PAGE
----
Do not adjust your dial. These are the sounds of the quantum airwaves streaming through your speakers… Beginning Wednesday, November 29, join us on Alpha every week for our new sci-fi radio play series, Frequency Bandits! Yes, that’s right: we are bringing the radio plays of yesteryear into the future with a brand new take on the classic medium. But who or what are the Frequency Bandits, you ask?
Over the past few years, Nerdist and Geek & Sundry have been fortunate to work with Inkshares, a publishing and production company based in Oakland and Los Angeles, to bring brilliant and original stories to life. From dystopian zombie dramas like Welcome to Deadland to hard science fiction thrillers like The Punch Escrow—currently in development as a major motion picture—the books in our Inkshares imprint celebrate genre and champion new voices.
In just a few short years, ridesharing has taken over modern society. From apps like Uber and Lyft to the testing of driverless cars, it’s easier than ever to avoid driving yourself all over town. But what if you want to take a quick jaunt to the store for some Eggos, or would rather race to work with your ragtag group of friends? Enter LimeBike, the dockless bike sharing app that lets you roam free outside on your own terms.
You start to play it... and it's like somebody's nightmare. Then when it's over, your phone rings. Someone knows you watched it. And what they say is, "You will die in seven days". And exactly seven days later... https://t.co/jUWwfv42VP
Muck Rack makes it simple to find people, tweets, or articles that mention any name, keyword, company, hashtag etc. We've compiled this guide to help you make the most of your search.
Selecting a term
Start searching tweets, articles from media outlets, articles mentioned in tweets, journalists'
names, titles and bios with some suggested searches:
Companies or Topics (e.g. iPhone, Microsoft)
Phrases (e.g. "cloud computing") — use quotes to keep the terms together
Twitter handles (e.g. @username) — returns those who have mentioned or replied to
Names (e.g. "David Pogue")
Hashtags (e.g. #sxsw, #london2012)
Bio details (e.g. vegan, Olympics, father)
Muck Rack's Advanced Search allows for many boolean operators.
Find results that mention multiple specified terms, use AND or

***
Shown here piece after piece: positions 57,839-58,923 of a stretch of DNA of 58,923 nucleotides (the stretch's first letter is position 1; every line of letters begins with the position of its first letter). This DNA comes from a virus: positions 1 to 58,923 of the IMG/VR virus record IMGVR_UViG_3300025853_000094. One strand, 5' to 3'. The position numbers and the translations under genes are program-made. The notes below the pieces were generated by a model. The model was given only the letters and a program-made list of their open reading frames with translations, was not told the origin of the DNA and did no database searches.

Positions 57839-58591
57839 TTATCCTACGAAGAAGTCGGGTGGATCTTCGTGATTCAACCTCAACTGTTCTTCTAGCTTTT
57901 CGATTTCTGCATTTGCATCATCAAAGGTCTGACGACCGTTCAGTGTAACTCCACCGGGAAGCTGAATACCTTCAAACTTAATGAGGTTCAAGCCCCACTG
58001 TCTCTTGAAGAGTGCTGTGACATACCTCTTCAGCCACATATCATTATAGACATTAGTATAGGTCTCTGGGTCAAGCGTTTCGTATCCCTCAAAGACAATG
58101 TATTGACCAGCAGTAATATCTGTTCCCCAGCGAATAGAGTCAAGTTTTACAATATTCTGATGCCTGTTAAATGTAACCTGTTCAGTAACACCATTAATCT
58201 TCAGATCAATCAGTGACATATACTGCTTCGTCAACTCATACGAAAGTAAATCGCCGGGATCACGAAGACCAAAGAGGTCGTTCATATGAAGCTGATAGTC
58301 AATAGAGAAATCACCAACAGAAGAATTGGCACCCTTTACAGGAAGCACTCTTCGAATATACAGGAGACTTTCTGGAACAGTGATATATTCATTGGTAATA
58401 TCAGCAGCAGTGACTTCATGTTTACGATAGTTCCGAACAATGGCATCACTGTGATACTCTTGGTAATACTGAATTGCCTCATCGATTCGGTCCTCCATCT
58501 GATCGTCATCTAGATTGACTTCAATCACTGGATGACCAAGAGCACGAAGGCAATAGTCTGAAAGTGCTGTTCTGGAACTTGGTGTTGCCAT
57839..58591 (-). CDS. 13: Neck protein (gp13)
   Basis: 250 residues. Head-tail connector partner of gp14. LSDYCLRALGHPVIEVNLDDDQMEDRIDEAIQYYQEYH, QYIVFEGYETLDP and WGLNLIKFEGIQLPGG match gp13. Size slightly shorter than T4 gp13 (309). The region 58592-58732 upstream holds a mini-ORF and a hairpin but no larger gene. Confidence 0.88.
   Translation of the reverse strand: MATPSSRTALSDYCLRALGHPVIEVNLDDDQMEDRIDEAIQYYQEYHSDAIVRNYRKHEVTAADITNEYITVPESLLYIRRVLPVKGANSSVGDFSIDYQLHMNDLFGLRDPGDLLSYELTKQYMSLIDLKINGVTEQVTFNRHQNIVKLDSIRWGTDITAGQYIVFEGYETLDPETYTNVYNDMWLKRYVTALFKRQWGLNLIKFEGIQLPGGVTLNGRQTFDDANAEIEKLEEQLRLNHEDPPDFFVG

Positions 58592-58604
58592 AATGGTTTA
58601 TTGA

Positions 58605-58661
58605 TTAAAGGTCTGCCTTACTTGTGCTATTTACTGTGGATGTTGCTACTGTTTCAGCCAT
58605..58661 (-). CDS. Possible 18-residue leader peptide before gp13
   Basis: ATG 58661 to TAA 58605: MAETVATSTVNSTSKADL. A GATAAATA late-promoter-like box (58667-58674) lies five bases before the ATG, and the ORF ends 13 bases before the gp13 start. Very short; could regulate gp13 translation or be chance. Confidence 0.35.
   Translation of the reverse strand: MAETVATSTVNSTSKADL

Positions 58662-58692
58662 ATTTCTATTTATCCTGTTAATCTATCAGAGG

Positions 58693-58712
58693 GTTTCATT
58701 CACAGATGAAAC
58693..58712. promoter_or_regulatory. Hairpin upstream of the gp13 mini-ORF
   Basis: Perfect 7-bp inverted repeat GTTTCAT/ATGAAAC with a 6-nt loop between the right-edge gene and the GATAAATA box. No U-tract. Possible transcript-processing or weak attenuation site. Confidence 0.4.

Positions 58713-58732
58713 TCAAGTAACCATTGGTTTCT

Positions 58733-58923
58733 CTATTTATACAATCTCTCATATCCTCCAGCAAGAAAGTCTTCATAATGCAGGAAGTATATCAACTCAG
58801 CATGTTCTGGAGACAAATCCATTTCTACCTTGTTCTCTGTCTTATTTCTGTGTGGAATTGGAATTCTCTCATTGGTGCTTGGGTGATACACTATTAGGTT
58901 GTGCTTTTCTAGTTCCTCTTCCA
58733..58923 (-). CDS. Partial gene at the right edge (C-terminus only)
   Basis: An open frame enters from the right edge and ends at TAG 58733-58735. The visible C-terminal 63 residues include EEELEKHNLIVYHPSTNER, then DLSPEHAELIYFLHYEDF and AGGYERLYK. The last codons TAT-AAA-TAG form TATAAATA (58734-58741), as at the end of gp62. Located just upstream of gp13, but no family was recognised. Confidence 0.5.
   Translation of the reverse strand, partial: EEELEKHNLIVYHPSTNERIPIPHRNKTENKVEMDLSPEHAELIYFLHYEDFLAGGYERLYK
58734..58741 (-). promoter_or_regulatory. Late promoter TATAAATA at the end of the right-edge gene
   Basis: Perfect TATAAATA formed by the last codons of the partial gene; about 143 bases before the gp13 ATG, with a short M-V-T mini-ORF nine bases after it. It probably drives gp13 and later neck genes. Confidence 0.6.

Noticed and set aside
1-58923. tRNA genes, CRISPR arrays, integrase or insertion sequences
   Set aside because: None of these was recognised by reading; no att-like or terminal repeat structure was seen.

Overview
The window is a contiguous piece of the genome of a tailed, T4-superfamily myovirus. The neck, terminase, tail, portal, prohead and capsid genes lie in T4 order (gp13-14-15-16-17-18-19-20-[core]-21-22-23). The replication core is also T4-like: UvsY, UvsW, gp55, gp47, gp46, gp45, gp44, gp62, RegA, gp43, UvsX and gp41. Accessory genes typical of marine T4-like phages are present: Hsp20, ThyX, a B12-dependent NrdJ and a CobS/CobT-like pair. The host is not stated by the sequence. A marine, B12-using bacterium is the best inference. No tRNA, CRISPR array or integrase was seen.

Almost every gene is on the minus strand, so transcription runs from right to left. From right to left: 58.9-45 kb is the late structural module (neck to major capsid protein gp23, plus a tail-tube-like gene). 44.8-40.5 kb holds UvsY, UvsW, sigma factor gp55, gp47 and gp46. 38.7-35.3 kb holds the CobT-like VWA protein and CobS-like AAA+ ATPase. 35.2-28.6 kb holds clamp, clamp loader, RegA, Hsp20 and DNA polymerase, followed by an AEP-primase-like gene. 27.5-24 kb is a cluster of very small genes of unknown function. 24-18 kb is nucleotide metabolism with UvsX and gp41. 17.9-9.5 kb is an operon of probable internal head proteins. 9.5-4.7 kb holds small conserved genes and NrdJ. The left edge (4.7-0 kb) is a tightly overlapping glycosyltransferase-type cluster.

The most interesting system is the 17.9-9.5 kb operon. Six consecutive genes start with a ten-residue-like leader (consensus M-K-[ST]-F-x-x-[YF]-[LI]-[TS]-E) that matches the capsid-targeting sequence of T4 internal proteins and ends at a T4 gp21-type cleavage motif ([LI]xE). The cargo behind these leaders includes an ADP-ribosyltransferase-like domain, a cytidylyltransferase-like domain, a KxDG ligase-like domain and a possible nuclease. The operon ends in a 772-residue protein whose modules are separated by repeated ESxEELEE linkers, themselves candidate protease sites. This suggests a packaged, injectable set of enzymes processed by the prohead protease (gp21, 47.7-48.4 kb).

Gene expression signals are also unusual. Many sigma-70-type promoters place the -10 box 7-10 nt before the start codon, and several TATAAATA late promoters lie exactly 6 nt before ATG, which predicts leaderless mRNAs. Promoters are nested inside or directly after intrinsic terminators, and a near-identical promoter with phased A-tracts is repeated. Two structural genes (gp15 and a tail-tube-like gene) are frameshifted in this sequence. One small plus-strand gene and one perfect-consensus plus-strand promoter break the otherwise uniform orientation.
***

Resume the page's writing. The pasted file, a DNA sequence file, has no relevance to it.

+. For example, ensure each result contains both Elon Musk and Mark Zuckerberg by
searching Musk AND Zuckerberg or Musk + Zuckerberg.
Use the operators OR or , to broaden your search when you'd like either of
multiple terms to appear in results. (This is the default behavior of our search when no operators
are used). For example, results will contain either cake or cookie by searching cake OR cookie or cake,cookie
Use NOT or - to subtract results from your search. For
example, searching Disney will yield results about the Walt Disney Company as well as Walt Disney
World Resort. To exclude mentions of Disney World, search for Disney -World or Disney
When using one of these operators with a phrase, enclose it in quotation marks. For example, you can
find results about smartphones excluding Apple's iPhone 4S by searching smartphone -"iPhone
Exact case matching or punctuation
If you're searching for a brand name or keyword that relies on specific punctuation marks or capitalization, you can
find results that match your exact query by adding matchcase: before the keyword you're searching for, like matchcase:E*TRADE .
Use parentheses to separate multiple
boolean phrases. For example, to find journalists talking about having fun in Disney World or
Disneyland, search for ("disney world" OR disneyland) AND fun.
An asterisk can be used to search for any variation of a root word truncated by the asterisk. For example, searching for admin* will return results for administrator, administration, administer, administered, etc.
A near operator is an AND operator where you can control the distance between the words. You can vary the distance the near operation uses by adding a forward slash and number (between 0-99) such as strawberries NEAR/10 "whipped cream", which means the strawberries must exist within 10 words of "whipped cream".